Learning From Student Reflections
T.S. Eliot wrote, “April is the cruelest month” but I think it is June. Here on Long Island, in New York, school ends on June 23. The days are sweltering, the paperwork endless, the kids are antsy and the teachers (well, at least this one) are full of emotions. Eager for summer, sad to say goodbye, proud of what we accomplished and frustrated by what we didn’t.
I’ve been thinking a lot about my year teaching third grade and the writing my students did. I had thoughts, opinions and ideas about what went right and where I still needed to make changes, refine my practice, be more strategic. Then, it dawned on me: I really need to ask my students what they think. What felt good in writing workshop this year? Did they grow? Do they consider themselves writers? Will they write this summer? Why not ask the very people who lived and breathed writing with me this year?
I created a Google Slide presentation which I imported into Pear Deck. Pear Deck is a way to make presentations more interactive. Students can respond right on their device (we used chromebooks) and I get to see all the results. A copy of what they wrote gets saved to their Google Drive.
One of the first questions I asked students in the presentation was, “Are you a writer?” One of my most important goals this year was to help students cultivate that identity and believe they can and should write. Out of 24 students who participated (1 was absent), 20 indicated a solid “YES” to that question. 3 seemed to put themselves somewhere in the middle, and 1 said “NO.” I wished I had asked this question midway through the year because it would have given me more time to help those students develop a stronger writing identity. Overall, I was pleased to see so many students consider themselves writers.
When I asked students their favorite part of writing this year, I was surprised that so many students said writing essays was their favorite thing! Several students wrote they like the opportunity to have “free writing” and a few mentioned blogging. Teaching third graders how to write essays is not easy and I was surprised that so many enjoyed it and even liked essay writing best.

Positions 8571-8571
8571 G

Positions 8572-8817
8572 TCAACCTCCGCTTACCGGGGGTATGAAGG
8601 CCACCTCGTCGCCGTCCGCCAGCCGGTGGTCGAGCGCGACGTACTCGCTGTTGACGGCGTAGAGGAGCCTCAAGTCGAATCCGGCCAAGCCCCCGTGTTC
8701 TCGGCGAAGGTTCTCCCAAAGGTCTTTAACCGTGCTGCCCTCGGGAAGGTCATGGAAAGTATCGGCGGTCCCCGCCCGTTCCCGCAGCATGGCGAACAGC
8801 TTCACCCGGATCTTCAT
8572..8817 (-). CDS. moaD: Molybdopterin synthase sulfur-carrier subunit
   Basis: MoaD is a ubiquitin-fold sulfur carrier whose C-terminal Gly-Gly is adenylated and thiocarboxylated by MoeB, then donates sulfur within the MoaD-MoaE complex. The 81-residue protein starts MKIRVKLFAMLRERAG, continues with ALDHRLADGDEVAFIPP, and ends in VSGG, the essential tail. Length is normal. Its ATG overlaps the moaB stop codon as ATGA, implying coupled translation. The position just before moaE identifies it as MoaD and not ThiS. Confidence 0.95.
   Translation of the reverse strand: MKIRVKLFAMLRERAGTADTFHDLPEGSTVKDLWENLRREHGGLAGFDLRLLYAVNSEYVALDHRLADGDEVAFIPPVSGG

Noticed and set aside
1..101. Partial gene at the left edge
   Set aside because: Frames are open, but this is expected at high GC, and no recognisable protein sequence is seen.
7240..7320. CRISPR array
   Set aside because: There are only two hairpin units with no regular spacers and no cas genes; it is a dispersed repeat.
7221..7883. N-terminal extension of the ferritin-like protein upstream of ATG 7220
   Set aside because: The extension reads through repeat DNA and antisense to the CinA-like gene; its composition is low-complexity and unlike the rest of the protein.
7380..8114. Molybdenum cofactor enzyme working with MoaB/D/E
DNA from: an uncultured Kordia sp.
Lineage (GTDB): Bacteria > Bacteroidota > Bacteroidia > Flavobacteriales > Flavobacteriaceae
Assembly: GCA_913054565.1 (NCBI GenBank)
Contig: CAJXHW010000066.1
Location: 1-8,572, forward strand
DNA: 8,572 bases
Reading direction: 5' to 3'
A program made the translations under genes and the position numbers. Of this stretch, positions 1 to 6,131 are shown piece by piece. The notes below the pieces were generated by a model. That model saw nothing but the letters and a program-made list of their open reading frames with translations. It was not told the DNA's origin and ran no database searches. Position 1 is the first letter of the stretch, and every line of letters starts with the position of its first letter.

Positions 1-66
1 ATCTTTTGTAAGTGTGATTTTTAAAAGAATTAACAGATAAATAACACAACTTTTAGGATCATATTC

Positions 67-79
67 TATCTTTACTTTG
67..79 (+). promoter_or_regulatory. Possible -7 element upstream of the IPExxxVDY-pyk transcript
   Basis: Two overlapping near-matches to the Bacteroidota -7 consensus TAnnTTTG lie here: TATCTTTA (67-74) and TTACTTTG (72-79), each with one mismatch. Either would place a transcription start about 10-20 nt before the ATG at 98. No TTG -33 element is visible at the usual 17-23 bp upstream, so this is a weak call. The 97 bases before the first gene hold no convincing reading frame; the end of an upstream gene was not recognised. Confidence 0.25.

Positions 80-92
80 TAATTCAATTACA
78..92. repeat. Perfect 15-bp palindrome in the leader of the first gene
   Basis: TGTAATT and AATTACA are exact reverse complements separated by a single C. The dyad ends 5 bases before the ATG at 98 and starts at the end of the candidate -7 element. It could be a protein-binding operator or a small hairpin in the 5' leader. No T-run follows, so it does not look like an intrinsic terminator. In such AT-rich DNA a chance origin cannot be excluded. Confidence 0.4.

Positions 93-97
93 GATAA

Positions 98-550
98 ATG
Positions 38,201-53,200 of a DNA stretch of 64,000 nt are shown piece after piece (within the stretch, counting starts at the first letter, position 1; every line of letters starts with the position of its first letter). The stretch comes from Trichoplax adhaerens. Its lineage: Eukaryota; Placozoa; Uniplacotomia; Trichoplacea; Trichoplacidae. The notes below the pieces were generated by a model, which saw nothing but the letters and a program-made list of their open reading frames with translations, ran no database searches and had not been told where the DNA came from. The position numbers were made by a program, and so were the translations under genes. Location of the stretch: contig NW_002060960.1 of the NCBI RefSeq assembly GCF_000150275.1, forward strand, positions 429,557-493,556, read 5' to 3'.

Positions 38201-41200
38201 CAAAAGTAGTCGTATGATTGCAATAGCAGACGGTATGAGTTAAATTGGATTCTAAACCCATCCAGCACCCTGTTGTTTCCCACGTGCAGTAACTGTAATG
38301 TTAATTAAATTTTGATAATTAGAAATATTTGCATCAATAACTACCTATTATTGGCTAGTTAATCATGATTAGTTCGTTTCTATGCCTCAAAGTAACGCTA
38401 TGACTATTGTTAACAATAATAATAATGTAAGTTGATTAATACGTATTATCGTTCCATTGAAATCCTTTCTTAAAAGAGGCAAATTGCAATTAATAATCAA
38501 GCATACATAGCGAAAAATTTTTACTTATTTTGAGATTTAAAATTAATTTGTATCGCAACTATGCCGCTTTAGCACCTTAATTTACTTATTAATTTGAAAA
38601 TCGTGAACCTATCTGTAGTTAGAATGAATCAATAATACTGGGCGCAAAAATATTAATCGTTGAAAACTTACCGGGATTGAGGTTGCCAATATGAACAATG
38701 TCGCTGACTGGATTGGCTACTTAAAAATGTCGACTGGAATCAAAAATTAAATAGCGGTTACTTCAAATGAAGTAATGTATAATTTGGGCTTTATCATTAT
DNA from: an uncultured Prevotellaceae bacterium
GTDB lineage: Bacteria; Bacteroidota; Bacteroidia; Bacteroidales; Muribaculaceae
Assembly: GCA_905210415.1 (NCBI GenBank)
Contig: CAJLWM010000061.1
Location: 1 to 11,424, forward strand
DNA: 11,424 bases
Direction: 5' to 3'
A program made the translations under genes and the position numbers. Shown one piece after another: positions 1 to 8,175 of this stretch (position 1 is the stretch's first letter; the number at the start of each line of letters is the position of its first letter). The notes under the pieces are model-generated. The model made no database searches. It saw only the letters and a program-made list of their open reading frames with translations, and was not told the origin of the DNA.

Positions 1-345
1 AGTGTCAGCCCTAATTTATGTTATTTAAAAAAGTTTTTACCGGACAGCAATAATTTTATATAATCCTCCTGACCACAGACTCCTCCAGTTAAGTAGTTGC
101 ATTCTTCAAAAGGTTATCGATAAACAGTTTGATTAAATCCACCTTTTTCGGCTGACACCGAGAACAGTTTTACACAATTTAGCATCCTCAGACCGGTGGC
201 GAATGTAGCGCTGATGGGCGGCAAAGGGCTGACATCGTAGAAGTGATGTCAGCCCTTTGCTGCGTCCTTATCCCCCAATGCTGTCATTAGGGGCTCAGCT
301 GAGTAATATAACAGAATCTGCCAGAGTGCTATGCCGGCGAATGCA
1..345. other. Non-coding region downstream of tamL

I asked students to tell me how I could have helped them learn more as a writer. Some students said I could celebrate their accomplishments, let them share what they know, help them find ideas, and provide more examples. When I asked what students might choose to write over the summer, I was delighted that every person had an idea of something they could write! No one wrote they weren’t planning on writing this summer. Some of their summer ideas include creating books, writing about their lives, and working on their summer reading journal we recently created with Buncee. (#SummerSparks17 reading response journals).
In the presentation, I asked them to complete the sentence: “I am a writer who likes…who can…who doesn’t like.” Reading these responses was my favorite part of this reflective experience. I include some below:
Those students’ words were striking. To believe you are a writer who can write anywhere you go signaled transference to me- this student will take what she learned about writing and apply it across settings and experiences. The writer who was aware she needed time revealed a metacognitive understanding- she knows that she is the type of writer who needs ample time to get her words out the way she wants them to be. As a firm and passionate believer in teachers as writers, my heart leapt with joy at the last quote- a student who said my writing inspired him! This was a student who created a character and built a series around him, writing more than 20 books this school year. (Safe to say he’s inspired me, too.)
If this school year was a book, the final chapter is about to be written. My students’ thoughts and reflections on writing workshop will help me make instructional decisions and set personal goals for next year. Yesterday, Melanie Meehan wrote about the topic of student reflection, from the perspective of a coach who had data that showed a class of writers performed with excellence. The students reflected on why this might be so, creating charts and coming up with ideas about all the smart teaching that led to their success. This summer, I plan to reflect on my students’ ideas, read professional books and think about ways to better reach all my student writers. How do you use student reflection to help you plan for the next school year?